The problem with popular physics books is that they are unlikely to be easy, especially if the last time you thought about physics was when you were using a bunsen burner as a weapon while distracted from discovering the energy of a peanut in class 3B.

Contemporary physics is counter-instinctual and eager to refute common sense. It takes time. If time exists, obviously.

As thrilling as it can be, you cannot read it at the speed of a thriller because it’s introducing you to a reality that appears so different to your reality.

It is easier to understand the actions of international spies in a Robert Ludlum novel than it is to understand the behaviour of particles and the curvature of space-time because we observe human fear and desire every day, even if we are not a rogue CIA agent.

Good physics books require frequent rest breaks – after all, they may well be turning your universe upside down, inside out or surrounding it with infinite other universes. There is no shame in being flummoxed by quantum indeterminacy and spending a while in a cool, dark room as you contemplate.

Carl Sagan, who wrote the original introduction to A Brief History of Time, wrote that children were born scientists, but they had it beaten out of them.

We are all curious, but with adulthood, our fear of embarrassment grows, and we temper our curiosity. Some close it down all together and embrace dogma and tribalism. At the time of birth, we all have potential to be scientists. Then culture, encouragement or lack of it, and expectations shape what we become. We do not have to give up on it; we just have to find the way in.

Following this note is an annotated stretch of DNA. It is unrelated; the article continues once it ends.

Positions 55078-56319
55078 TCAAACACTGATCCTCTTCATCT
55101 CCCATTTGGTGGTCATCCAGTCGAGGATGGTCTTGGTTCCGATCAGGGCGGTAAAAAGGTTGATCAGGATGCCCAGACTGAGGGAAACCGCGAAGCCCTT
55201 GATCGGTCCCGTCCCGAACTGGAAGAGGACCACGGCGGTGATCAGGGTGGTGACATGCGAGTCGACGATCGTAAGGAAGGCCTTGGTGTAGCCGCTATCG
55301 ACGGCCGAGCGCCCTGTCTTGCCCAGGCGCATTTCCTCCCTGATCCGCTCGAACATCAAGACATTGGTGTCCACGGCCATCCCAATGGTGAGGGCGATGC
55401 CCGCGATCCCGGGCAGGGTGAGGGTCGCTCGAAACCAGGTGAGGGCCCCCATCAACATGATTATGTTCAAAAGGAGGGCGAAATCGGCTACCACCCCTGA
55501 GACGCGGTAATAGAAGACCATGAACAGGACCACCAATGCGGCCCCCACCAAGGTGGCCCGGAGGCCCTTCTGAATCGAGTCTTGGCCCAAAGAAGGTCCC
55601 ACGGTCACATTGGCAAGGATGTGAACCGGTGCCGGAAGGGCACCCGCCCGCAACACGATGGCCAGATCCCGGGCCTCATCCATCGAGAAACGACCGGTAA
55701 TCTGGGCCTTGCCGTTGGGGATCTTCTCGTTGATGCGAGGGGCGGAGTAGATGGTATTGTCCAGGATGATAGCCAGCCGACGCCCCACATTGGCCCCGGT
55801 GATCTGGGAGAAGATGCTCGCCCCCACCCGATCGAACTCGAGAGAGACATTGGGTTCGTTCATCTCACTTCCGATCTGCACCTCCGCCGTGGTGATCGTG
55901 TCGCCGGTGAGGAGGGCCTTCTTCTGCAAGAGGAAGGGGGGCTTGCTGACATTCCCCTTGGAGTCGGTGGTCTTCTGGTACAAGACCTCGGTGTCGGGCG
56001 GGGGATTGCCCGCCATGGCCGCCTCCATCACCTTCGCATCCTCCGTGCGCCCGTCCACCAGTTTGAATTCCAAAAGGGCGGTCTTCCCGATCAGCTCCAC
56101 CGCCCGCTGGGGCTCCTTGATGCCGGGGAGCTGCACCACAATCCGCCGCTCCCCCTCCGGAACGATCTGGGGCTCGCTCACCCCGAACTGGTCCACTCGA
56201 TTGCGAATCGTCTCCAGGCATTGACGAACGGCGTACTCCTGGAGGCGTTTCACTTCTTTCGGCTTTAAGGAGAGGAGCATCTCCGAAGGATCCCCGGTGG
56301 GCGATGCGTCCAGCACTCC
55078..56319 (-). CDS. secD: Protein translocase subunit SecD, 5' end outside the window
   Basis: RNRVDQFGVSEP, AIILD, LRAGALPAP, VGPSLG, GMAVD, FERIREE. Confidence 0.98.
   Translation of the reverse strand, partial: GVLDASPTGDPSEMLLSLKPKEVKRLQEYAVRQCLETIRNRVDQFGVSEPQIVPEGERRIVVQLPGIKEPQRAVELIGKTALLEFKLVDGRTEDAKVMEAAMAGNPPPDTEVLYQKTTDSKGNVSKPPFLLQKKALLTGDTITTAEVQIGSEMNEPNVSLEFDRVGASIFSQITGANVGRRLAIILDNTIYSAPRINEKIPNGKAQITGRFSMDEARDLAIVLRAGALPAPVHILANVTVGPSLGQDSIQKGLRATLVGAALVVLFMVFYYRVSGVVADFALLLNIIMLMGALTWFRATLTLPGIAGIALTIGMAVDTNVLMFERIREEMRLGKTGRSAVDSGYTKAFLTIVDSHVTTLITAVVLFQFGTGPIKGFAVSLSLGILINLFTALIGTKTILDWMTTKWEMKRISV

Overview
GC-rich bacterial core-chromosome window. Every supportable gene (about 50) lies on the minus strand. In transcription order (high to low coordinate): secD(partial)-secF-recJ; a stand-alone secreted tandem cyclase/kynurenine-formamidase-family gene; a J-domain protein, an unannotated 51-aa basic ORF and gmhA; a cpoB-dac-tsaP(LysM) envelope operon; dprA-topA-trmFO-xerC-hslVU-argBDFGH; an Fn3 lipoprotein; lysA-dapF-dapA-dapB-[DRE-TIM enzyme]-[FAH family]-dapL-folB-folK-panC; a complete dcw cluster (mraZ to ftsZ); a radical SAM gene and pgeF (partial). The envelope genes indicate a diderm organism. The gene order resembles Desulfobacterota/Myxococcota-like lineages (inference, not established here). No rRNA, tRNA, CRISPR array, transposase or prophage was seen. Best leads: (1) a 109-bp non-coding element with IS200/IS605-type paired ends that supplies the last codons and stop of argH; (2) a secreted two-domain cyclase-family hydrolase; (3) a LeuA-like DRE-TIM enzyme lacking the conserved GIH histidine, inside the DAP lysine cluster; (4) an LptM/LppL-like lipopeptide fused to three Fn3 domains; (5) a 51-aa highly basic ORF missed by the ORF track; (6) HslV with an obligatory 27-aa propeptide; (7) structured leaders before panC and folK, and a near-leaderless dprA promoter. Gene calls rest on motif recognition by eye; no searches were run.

The connection with Stephen Hawking for many began with the peculiarity of his story. Here was a man who was physically immobile while his mind traversed the universe. Before you even tried to approach his science, there was a story.

People need stories to engage, facts are not enough.

Visiting schools during Science Week, I hear the frustration from teachers that they do not have time to tell the stories of science, just the information that came from them. They have to deliver the facts at a speed that reaches the target required for the next assessment. The lessons that show the passions and drives  and intrigue, the stories that can inspire, are a rare possibility. The curriculum needs space to enthuse.

Despite living in a world powered by scientific and technological innovation and in a civilisation whose future will be secured and enhanced by these innovations, mass media still treats the subject of “how the universe and everything in it from tadpoles to supermassive black holes came to be and where it is all going” as a niche subject.

We need more science and scientists in popular culture, more daily coverage so it does not become some otherness created by strange people who are not like us.

Let’s have more scientists with cameos on The Simpsons and Star Trek. Let’s not just have Benedict Cumberbatch on the chat show couch because he’s playing a scientist in a movie – let’s have the scientists on there, too.

It seems a pity to ignore the universe when there is so much of it.

It seems a pity to have a brain that has evolved to be curious, but not feed it questions – even if it does make it hurt sometimes.

Guinness World Records: Science & Stuff is out now.

Robin Ince is a writer and comedian. With Brian Cox, he guest edited the 2012 Christmas double issue of the New Statesman. He's on Twitter as @RobinInce.